A Population-Based Study of Hospital Care Costs During 5 Years After Transient Ischemic Attack and Stroke
ABSTRACT BACKGROUND AND PURPOSE: Few studies have evaluated long-term costs after stroke onset, with almost no cost data for transient ischemic attack (TIA). We studied hospital costs during the 5 years after TIA or stroke in a population-based study. METHODS: Patients from a United Kingdom population-based cohort study (Oxford Vascular Study) were recruited from 2002 to 2007. Analysis was based on follow-up until 2010. Hospital resource usage was obtained from patient hospital records and valued using 2008/2009 unit costs. Because not all patients had full 5-year follow-up, we used nonparametric censoring techniques. RESULTS: Among 485 TIA and 729 stroke patients ascertained and included, mean censor-adjusted 5-year hospital costs after index stroke were $25 741 (95% confidence interval, 23 659-27 914), with costs varying considerably by severity: $21 134 after minor stroke; $33 119 after moderate stroke; and $28 552 after severe stroke. For the 239 surviving stroke patients who had reached final follow-up, mean costs were $24 383 (95% confidence interval, 20 156-28 595), with more than half of costs ($12 972) being incurred in the first year after the event. After index TIA, the mean censor-adjusted 5-year costs were $18 091 (95% confidence interval, 15 947-20 258). A multivariate analysis showed that event severity, recurrent stroke, and coronary events after the index event were independent predictors of 5-year costs. Differences by stroke subtype were mostly explained by stroke severity and subsequent events. CONCLUSIONS: Long-term hospital costs after TIA and stroke are considerable, but they are mainly incurred during the first year after the index event. Event severity and experiencing subsequent stroke and coronary events after the index event accounted for much of the increase in costs.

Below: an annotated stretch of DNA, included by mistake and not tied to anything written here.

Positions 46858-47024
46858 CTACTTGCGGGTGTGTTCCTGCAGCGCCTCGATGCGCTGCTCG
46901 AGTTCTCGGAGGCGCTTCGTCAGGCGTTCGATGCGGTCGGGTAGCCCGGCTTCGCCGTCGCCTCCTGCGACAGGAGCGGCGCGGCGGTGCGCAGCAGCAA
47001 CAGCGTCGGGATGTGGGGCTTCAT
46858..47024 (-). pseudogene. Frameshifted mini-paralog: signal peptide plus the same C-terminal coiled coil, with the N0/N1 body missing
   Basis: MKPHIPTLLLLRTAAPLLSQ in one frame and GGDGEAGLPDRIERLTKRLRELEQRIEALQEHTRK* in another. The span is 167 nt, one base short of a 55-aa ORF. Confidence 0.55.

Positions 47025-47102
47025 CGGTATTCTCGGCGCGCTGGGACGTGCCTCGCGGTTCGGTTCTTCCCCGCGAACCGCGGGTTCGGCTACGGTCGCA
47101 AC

SourceAvailable from: Gabriel Yiin[Show abstract] [Hide abstract]
ABSTRACT: Background-Prevalence of atrial fibrillation (AF) is >10% at age >= 80 years, but the impact of population aging on rates of AF-related ischemic events is uncertain. Methods and Results-We studied age-specific incidence, outcome, and cost of all AF-related incident strokes and systemic emboli from 2002 to 2012 in the Oxford Vascular Study (OXVASC). We determined time trends in incidence of AF-related stroke in comparison with a sister study in 1981 to 1986, extrapolated numbers to the UK population and projected future numbers. Of 3096 acute cerebral or peripheral vascular events in the 92 728 study population, 383 incident ischemic strokes and 71 systemic emboli were related to AF, of which 272 (59.9%) occurred at >= 80 years. Of 597 fatal or disabling incident ischemic strokes, 262 (43.9%) were AF-related. Numbers of AF-related ischemic strokes at age >= 80 years increased nearly 3-fold from 1981-1986 to 2002-2012 (extrapolated to the United Kingdom: 6621 to 18 176 per year), due partly to increased age-specific incidence (relative rate 1.52, 95% confidence interval 1.31-1.77, P=0.001), with potentially preventable AF-related events at age >= 80 years costing the United Kingdom 374 pound million per year. At current incidence rates, numbers of AF-related embolic events at age >= 80 years will treble again by 2050 (72 974/year), with 83.5% of all events occurring in this age group. Conclusions-Numbers of AF-related incident ischemic strokes at age >= 80 years have trebled over the last 25 years, despite the introduction of anticoagulants, and are projected to treble again by 2050, along with the numbers of systemic emboli. Improved prevention in older people with AF should be a major public health priority.Circulation 09/2014; 130(5). DOI:10.1161/CIRCULATIONAHA.114.010942 · 14.95 Impact Factor